Economic recovery put to a haltThe COVID-19 pandemic has also affected Brazil’s economy and projections of growth. The South American powerhouse was showing the first signs of recovery, after a severe economic crisis which hit the country in 2014. Since then, its gross domestic product (GDP) had been partially recovering, and until February 28, 2020, a growth of 2.3 percent was projected for the upcoming year. Ten months later, a GDP decrease of 4.4 percent was expected. In parallel, the unemployment rate in Brazil soared throughout the pandemic, standing at 12.1 percent as of October 2021. However, since May 2021, this rate has been decreasing at a fast pace.
Additional pressure on a strained health systemAs in other nations across the globe, the coronavirus represents a major challenge to the overall health system in Brazil. The country’s health security index indicates a relatively average capacity among Latin American nations to promptly address an epidemic. Yet, in March 2020, more than one third of Brazilians believed the country was not prepared to fight the COVID-19 outbreak. In fact, there were approximately 6.6 thousand hospitals in Brazil in 2020, nearly 300 less than in 2010. Meanwhile, the rate of hospital beds in the country consistently decreased over the past decade. The COVID-19 pandemic adds extra pressure on a society that had already been struggling to provide appropriate healthcare for its residents.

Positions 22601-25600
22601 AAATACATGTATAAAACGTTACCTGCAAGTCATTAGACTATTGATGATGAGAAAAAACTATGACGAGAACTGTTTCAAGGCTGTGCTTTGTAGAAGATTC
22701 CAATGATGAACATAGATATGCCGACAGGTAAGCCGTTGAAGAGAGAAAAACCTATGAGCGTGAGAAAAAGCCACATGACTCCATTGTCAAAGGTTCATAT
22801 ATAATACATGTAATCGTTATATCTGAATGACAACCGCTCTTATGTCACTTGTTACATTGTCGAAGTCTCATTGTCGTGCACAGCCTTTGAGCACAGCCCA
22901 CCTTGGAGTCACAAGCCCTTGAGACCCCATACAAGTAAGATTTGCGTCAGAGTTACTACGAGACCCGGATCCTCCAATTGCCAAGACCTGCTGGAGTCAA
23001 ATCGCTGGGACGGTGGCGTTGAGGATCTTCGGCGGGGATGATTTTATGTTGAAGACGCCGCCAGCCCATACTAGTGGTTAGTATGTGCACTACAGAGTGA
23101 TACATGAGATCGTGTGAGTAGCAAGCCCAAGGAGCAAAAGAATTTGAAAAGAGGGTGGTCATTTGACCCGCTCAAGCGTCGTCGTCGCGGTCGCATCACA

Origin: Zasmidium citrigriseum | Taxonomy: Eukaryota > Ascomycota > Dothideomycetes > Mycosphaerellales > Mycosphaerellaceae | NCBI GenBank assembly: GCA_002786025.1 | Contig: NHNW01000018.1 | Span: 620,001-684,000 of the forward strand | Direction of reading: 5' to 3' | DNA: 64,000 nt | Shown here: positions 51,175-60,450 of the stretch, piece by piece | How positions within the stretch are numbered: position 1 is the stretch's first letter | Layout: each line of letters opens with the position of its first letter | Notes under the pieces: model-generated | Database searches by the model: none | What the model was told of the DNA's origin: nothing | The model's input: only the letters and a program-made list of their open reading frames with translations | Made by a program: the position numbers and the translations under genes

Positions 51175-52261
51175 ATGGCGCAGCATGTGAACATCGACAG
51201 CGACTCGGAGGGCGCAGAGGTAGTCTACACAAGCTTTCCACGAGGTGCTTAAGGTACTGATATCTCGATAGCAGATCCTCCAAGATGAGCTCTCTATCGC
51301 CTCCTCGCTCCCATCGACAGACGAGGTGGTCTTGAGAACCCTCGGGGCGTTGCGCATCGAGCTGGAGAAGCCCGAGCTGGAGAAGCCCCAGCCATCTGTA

Political disputes amidst the pandemicThe Brazilian government's response to the COVID-19 pandemic, under the administration of Jair Bolsonaro, has caused a political crisis resulting from a divide on how to handle the spread of the disease. Already in March, Brazil’s Ministry of Health declared that each state should devise guidelines to fight the virus and strongly recommended social distancing and self-isolation. Meanwhile, the president dismissed the severity of the pandemic, and encouraged people to “go back to normality”. Such contrast might explain why, around one year into the pandemic, more than half of Brazilians surveyed disapproved of how Bolsonaro has addressed the situation, whereas roughly one third disapproved the Ministry’s or state governor's response to the matter. Regardless of political allegiance, as the number of COVID-19 deaths in Brazil surpassed the 100 thousand mark in early August, the largest share of Brazilians agreed that not enough was done to prevent it.
Find the most up-to-date information about the coronavirus pandemic in the world under Statista’s COVID-19 facts and figures site.